David V. Pynadath, Milind Tambe, Yigal Arens, Hans Chalupsky, Yolanda Gil, Craig Knoblock, Haeyoung Lee, Kristina Lerman, Jean Oh, Surya Ramachandran, Paul S. Rosenbloom, and Thomas Russ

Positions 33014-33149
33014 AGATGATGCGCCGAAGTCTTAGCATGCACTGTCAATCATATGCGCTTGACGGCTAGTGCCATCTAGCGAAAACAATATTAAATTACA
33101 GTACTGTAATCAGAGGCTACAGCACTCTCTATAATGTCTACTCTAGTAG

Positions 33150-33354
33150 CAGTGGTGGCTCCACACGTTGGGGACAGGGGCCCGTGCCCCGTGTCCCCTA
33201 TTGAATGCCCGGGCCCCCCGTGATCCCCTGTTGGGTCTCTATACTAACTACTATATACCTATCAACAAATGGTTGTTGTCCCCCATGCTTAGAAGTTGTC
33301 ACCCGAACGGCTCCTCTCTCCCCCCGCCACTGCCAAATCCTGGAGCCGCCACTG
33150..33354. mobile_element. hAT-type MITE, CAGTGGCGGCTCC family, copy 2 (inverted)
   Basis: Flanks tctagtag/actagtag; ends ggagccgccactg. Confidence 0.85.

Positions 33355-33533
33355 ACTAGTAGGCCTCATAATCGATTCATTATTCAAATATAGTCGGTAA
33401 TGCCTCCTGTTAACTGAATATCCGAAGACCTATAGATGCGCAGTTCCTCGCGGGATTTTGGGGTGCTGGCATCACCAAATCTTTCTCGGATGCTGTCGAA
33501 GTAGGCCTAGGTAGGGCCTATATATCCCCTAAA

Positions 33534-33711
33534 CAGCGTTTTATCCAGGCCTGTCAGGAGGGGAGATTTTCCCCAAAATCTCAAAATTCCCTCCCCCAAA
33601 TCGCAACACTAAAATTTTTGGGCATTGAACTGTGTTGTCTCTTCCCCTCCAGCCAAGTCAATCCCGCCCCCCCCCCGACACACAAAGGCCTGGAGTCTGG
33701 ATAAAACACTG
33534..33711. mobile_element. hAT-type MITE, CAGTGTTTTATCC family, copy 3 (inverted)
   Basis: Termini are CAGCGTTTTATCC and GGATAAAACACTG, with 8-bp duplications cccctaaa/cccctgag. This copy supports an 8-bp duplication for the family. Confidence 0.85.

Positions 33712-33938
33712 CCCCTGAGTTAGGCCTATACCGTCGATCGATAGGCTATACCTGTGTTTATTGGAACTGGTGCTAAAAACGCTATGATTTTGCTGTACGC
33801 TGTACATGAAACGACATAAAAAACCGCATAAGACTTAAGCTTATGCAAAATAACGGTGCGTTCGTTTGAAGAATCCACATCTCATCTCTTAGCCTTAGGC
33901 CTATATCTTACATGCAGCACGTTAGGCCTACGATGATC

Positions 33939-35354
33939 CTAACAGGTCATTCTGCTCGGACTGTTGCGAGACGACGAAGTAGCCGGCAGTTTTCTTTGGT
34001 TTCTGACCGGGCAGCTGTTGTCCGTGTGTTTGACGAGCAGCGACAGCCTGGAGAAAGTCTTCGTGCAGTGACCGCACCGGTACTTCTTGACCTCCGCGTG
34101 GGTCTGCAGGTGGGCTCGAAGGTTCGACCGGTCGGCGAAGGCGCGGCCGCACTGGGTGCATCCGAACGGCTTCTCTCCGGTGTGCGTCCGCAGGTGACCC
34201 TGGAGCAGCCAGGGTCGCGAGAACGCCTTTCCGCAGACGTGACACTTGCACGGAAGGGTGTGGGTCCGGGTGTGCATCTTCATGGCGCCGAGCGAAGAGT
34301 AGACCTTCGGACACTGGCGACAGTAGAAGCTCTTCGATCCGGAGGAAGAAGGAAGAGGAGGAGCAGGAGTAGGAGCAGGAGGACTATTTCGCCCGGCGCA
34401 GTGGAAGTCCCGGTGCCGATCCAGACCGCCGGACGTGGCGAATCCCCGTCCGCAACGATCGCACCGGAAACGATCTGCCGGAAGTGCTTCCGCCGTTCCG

Within an organization, we envision that agent-based technology will facilitate (and sometimes supervise) all collaborative activities. For a research institution, agentization may facilitate such activities as meeting organization, paper composition, software development, and deployment of people and equipment for out-of-town demonstrations. For a military organization, agentization may enable the teaming of military units and equipment for rapid deployment, the monitoring of the progress of such deployments, and the rapid response to any crises that may arise. To accomplish such goals, we envision the presence of agent proxies for each person within an organization. Thus, for instance, if an organizational crisis requires an urgent deployment of a team of people and equipment, then agent proxies could dynamically volunteer for team membership on behalf of the people or resources they represent, while also ensuring that the selected team collectively possesses sufficient resources and capabilities. The proxies must also manage effi- cient transportation of such resources, the monitoring of the progress of individual participants and of the mission as a whole, and the execution of corrective actions when goals appear to be endangered.